Wave Staff Report
LOS ANGELES — One of the more interesting news stories of 2020 was the power struggle between the Los Angeles County Board of Supervisors and Sheriff Alex Villanueva.
Villanueva was elected sheriff in 2018, defeating incumbent Jim McConnell by 140,000 votes. It was the first time in 104 years that county voters had unseated an incumbent sheriff.
As an elected official, Villanueva does not directly report to the Board of Supervisors like other county department heads, but the board does control the Sheriff’s Department’s budget and the board has used that power in an effort to make Villanueva toe the line.
Instead, Villanueva has thumbed his nose at the board.
The first sign of contention between Villanueva surfaced in 2019 when Villanueva reinstated Caren Carl Mandoyan, a former member of the department who was fired in 2016 over domestic violence allegations. Mandoyan had worked on Villanueva’s campaign for sheriff and Villanueva reinstated shortly after taking office.
In August 2019, the Board of Supervisors went to court over Mandoyan’s reinstatement and a judge ruled that the sheriff could not rehire or reinstate Mandoyan without approval of the Board of Supervisors or the county counsel’s office.
In 2020, the relationship between the board and Villanueva took a turn for the worse after the outbreak of the coronavirus.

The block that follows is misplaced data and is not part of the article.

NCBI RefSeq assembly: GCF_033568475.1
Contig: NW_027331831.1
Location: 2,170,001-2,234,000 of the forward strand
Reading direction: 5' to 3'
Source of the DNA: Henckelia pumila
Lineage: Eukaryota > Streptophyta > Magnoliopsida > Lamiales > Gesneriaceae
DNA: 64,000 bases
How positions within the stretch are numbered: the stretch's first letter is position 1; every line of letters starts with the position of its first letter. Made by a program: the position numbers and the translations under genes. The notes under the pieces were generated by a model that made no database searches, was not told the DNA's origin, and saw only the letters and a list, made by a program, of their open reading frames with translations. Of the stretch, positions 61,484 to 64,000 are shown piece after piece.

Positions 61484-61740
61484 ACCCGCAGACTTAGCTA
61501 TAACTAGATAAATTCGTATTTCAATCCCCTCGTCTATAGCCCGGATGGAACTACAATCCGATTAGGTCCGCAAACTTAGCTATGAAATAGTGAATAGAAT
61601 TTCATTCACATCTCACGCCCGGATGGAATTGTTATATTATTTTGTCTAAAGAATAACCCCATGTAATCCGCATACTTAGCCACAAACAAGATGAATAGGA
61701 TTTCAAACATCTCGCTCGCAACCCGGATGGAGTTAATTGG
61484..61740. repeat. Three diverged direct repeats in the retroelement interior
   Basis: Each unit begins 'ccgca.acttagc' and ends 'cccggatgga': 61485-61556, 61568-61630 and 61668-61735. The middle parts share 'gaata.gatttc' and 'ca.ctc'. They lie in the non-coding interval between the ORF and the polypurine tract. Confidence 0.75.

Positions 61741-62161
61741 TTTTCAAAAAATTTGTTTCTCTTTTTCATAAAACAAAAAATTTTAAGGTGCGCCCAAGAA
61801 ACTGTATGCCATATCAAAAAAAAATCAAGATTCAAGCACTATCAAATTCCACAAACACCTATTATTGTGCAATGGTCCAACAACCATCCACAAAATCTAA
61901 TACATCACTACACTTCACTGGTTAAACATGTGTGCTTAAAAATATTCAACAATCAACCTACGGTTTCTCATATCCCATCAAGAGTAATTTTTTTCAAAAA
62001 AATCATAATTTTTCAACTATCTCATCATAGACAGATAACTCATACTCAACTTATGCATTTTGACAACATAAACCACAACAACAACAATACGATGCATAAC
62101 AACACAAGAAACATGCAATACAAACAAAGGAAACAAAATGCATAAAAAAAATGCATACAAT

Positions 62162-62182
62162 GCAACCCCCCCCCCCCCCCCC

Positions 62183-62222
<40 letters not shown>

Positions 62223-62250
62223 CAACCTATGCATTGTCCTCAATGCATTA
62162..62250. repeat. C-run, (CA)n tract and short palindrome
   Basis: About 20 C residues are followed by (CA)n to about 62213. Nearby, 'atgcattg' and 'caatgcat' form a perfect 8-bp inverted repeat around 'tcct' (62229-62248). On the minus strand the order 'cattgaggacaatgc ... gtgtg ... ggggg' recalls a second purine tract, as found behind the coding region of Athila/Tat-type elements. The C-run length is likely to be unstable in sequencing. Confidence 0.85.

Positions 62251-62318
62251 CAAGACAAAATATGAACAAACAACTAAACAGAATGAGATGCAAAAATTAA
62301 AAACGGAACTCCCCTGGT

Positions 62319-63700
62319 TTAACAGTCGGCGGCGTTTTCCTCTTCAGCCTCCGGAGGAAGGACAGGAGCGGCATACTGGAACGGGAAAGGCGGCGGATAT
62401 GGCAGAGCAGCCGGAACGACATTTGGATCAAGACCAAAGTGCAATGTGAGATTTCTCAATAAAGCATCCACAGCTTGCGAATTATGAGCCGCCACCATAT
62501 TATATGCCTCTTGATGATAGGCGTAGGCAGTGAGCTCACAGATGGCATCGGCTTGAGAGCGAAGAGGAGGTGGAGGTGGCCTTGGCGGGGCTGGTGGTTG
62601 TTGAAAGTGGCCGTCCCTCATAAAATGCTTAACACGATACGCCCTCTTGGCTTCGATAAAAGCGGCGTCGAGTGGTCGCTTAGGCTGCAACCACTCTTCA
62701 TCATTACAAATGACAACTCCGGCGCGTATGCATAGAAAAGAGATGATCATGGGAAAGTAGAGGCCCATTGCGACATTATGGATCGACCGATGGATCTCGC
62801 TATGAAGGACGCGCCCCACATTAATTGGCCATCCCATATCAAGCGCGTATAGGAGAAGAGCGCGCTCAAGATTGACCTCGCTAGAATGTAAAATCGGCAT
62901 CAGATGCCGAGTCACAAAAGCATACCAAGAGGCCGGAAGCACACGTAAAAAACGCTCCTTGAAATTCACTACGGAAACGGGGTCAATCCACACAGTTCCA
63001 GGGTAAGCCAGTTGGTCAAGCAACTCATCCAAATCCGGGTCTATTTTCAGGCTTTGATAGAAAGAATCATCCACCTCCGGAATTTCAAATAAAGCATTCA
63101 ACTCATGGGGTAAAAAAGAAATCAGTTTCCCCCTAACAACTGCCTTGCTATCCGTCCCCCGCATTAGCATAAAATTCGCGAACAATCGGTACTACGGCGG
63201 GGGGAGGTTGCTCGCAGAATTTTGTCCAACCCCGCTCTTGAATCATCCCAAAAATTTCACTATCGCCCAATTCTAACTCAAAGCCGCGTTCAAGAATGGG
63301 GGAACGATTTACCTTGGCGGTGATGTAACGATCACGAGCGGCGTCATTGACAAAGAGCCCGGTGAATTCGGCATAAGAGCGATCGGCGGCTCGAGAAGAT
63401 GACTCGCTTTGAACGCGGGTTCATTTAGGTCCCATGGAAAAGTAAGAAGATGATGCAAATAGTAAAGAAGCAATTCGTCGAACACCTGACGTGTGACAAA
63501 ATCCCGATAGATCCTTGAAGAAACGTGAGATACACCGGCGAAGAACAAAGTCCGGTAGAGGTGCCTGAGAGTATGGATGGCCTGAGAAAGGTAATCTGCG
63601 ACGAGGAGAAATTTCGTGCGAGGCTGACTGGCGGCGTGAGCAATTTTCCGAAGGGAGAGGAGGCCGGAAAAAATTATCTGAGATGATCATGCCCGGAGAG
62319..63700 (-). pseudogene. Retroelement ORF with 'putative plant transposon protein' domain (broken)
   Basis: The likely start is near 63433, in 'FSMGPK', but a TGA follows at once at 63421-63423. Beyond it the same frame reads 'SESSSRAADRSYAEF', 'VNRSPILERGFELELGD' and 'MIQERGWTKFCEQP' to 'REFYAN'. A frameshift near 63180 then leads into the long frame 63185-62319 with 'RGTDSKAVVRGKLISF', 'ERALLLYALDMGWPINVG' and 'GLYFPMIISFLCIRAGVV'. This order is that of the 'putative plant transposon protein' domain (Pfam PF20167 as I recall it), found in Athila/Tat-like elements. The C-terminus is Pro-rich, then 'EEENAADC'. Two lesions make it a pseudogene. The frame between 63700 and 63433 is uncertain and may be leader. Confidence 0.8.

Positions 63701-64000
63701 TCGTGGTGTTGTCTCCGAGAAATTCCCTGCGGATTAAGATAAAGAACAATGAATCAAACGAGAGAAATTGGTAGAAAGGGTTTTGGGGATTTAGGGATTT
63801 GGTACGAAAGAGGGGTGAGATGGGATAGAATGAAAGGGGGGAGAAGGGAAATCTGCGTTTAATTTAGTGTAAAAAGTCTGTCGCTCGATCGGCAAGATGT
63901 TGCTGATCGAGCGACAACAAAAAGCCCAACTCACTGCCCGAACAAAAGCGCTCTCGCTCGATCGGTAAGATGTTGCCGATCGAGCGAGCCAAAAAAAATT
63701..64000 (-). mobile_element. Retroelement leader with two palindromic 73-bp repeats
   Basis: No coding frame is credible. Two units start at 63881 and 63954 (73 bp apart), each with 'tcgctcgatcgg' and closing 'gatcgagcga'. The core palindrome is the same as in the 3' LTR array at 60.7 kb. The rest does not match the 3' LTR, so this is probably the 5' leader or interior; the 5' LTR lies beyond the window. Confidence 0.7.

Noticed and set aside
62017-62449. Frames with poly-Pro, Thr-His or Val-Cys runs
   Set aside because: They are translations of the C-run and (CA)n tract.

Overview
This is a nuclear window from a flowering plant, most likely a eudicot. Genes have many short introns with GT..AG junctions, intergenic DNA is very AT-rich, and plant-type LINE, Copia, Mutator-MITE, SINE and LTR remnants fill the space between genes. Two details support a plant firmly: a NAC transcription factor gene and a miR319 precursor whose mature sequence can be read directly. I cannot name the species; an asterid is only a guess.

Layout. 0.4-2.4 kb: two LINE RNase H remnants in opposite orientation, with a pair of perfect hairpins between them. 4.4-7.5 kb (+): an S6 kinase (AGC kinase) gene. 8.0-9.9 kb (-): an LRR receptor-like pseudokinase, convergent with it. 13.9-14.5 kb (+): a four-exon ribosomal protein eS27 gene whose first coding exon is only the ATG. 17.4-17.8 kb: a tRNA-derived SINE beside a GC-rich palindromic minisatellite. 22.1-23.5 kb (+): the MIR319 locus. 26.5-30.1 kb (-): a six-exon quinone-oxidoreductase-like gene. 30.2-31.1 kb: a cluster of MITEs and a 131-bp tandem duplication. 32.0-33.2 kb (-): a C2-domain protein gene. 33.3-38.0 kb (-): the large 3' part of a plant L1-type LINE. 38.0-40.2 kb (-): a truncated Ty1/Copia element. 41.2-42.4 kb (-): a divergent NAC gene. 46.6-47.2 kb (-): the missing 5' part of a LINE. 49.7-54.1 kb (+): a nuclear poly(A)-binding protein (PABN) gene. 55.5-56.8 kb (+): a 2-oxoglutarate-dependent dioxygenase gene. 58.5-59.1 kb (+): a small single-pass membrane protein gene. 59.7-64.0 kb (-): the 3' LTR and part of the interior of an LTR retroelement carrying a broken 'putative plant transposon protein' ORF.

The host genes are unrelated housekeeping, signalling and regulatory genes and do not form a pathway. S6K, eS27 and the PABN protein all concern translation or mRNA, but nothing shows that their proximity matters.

On March 31, the board voted to put then-County Chief Executive Officer Sachi Hamai in charge of the county’s Office of Emergency Management, a role Villanueva insisted was his.
The board had voted to update its plan for emergency preparedness in November 2019 after reviewing an “after action report” on the 2018 Woolsey Fire.
That report highlighted a lack of coordination between all the agencies managing the fire and its aftermath that led to missteps.
Firefighters, sheriff’s deputies, public health workers and public works employees — among others called to deal with the blaze — operated within departmental silos and relied on ad hoc responses, according to the report.
County Supervisor Sheila Kuehl said at the time “in this [public health] emergency it would be totally inappropriate for any law enforcement agency to be in charge of anything other than law enforcement. This is the appropriate and 21st century response to emergencies.”
Villanueva responded by telling the supervisors “I am the voice of Los Angeles County.”
In April, the board approved a $35.5 billion budget for the 2020-21 fiscal year, with $3.5 billion earmarked for the Sheriff’s Department. Villanueva said his budget fell $400 million short of “the actual cost of providing public safety” in the county.
He responded by announcing he would close the Altadena and Marina del Rey sheriff’s stations. The board ordered him not to close the two stations.
“These station closures were announced without any vetting or advance notice, validation of cost savings, or assessment of impact on public safety,” Supervisor Mark Ridley-Thomas said. “As a result, our communities are rightly concerned — as is this board.”
Villanueva answered: “We really don’t have a lot of fat to trim” from the budget.
In May, Villanueva defied a subpoena to appear at a meeting of the county Civilian Oversight Commission, a panel created by the board to oversee the Sheriff’s Department.
The commission wanted Villanueva to report on how he and his command staff handled photographs taken by deputies at the site of the helicopter crash that killed Kobe Bryant and eight other people in January.